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      Predicting the clinical status of human breast cancer by using gene expression profiles

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          Abstract

          Prognostic and predictive factors are indispensable tools in the treatment of patients with neoplastic disease. For the most part, such factors rely on a few specific cell surface, histological, or gross pathologic features. Gene expression assays have the potential to supplement what were previously a few distinct features with many thousands of features. We have developed Bayesian regression models that provide predictive capability based on gene expression data derived from DNA microarray analysis of a series of primary breast cancer samples. These patterns have the capacity to discriminate breast tumors on the basis of estrogen receptor status and also on the categorized lymph node status. Importantly, we assess the utility and validity of such models in predicting the status of tumors in crossvalidation determinations. The practical value of such approaches relies on the ability not only to assess relative probabilities of clinical outcomes for future samples but also to provide an honest assessment of the uncertainties associated with such predictive classifications on the basis of the selection of gene subsets for each validation analysis. This latter point is of critical importance in the ability to apply these methodologies to clinical assessment of tumor phenotype.

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          Most cited references 24

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          Molecular Classification of Cancer: Class Discovery and Class Prediction by Gene Expression Monitoring

           T. Golub (1999)
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            Molecular classification of cutaneous malignant melanoma by gene expression profiling.

            The most common human cancers are malignant neoplasms of the skin. Incidence of cutaneous melanoma is rising especially steeply, with minimal progress in non-surgical treatment of advanced disease. Despite significant effort to identify independent predictors of melanoma outcome, no accepted histopathological, molecular or immunohistochemical marker defines subsets of this neoplasm. Accordingly, though melanoma is thought to present with different 'taxonomic' forms, these are considered part of a continuous spectrum rather than discrete entities. Here we report the discovery of a subset of melanomas identified by mathematical analysis of gene expression in a series of samples. Remarkably, many genes underlying the classification of this subset are differentially regulated in invasive melanomas that form primitive tubular networks in vitro, a feature of some highly aggressive metastatic melanomas. Global transcript analysis can identify unrecognized subtypes of cutaneous melanoma and predict experimentally verifiable phenotypic characteristics that may be of importance to disease progression.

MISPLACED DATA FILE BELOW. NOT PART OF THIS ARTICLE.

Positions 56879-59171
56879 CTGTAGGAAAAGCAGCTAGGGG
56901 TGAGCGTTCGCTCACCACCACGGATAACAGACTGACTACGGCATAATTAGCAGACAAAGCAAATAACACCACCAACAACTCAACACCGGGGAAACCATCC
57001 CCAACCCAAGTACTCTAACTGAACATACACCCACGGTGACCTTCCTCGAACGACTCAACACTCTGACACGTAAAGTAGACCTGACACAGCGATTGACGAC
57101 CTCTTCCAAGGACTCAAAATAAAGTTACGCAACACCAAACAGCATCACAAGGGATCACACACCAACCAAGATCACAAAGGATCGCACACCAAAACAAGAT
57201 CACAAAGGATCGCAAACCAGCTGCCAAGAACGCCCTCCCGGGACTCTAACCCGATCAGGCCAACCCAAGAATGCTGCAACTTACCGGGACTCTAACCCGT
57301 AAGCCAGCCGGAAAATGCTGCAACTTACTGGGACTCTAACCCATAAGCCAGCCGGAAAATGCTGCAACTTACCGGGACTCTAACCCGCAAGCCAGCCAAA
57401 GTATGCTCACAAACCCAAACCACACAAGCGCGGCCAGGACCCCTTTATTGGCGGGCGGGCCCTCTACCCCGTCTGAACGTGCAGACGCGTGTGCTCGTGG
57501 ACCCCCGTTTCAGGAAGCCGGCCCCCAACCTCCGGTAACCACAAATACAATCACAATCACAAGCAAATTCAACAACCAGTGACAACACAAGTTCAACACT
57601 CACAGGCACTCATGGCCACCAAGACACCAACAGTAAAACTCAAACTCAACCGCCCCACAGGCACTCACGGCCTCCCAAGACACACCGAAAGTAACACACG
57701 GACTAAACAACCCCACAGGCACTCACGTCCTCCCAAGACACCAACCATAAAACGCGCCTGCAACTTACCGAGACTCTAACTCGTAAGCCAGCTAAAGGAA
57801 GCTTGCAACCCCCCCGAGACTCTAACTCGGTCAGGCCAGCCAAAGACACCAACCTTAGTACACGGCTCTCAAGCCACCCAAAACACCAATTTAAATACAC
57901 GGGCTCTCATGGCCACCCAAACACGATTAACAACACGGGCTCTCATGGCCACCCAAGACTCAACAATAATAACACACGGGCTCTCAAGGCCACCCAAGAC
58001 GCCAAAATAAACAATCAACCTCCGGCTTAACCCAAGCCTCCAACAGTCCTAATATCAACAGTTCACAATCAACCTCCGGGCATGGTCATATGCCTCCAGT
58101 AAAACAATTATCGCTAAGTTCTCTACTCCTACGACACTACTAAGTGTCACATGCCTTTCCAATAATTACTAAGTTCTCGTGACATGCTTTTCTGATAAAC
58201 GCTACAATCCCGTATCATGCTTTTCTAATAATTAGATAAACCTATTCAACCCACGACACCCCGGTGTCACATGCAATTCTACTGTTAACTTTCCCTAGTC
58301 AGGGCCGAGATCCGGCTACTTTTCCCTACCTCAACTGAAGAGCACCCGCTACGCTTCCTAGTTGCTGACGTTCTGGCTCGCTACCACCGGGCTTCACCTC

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              Gene-expression profiles in hereditary breast cancer.

              Many cases of hereditary breast cancer are due to mutations in either the BRCA1 or the BRCA2 gene. The histopathological changes in these cancers are often characteristic of the mutant gene. We hypothesized that the genes expressed by these two types of tumors are also distinctive, perhaps allowing us to identify cases of hereditary breast cancer on the basis of gene-expression profiles. RNA from samples of primary tumor from seven carriers of the BRCA1 mutation, seven carriers of the BRCA2 mutation, and seven patients with sporadic cases of breast cancer was compared with a microarray of 6512 complementary DNA clones of 5361 genes. Statistical analyses were used to identify a set of genes that could distinguish the BRCA1 genotype from the BRCA2 genotype. Permutation analysis of multivariate classification functions established that the gene-expression profiles of tumors with BRCA1 mutations, tumors with BRCA2 mutations, and sporadic tumors differed significantly from each other. An analysis of variance between the levels of gene expression and the genotype of the samples identified 176 genes that were differentially expressed in tumors with BRCA1 mutations and tumors with BRCA2 mutations. Given the known properties of some of the genes in this panel, our findings indicate that there are functional differences between breast tumors with BRCA1 mutations and those with BRCA2 mutations. Significantly different groups of genes are expressed by breast cancers with BRCA1 mutations and breast cancers with BRCA2 mutations. Our results suggest that a heritable mutation influences the gene-expression profile of the cancer.
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                Author and article information

                Journal
                Proceedings of the National Academy of Sciences
                Proceedings of the National Academy of Sciences
                Proceedings of the National Academy of Sciences
                0027-8424
                1091-6490
                September 25 2001
                September 18 2001
                September 25 2001
                : 98
                : 20
                : 11462-11467
                Article
                10.1073/pnas.201162998
                58752
                11562467
                © 2001
                Product

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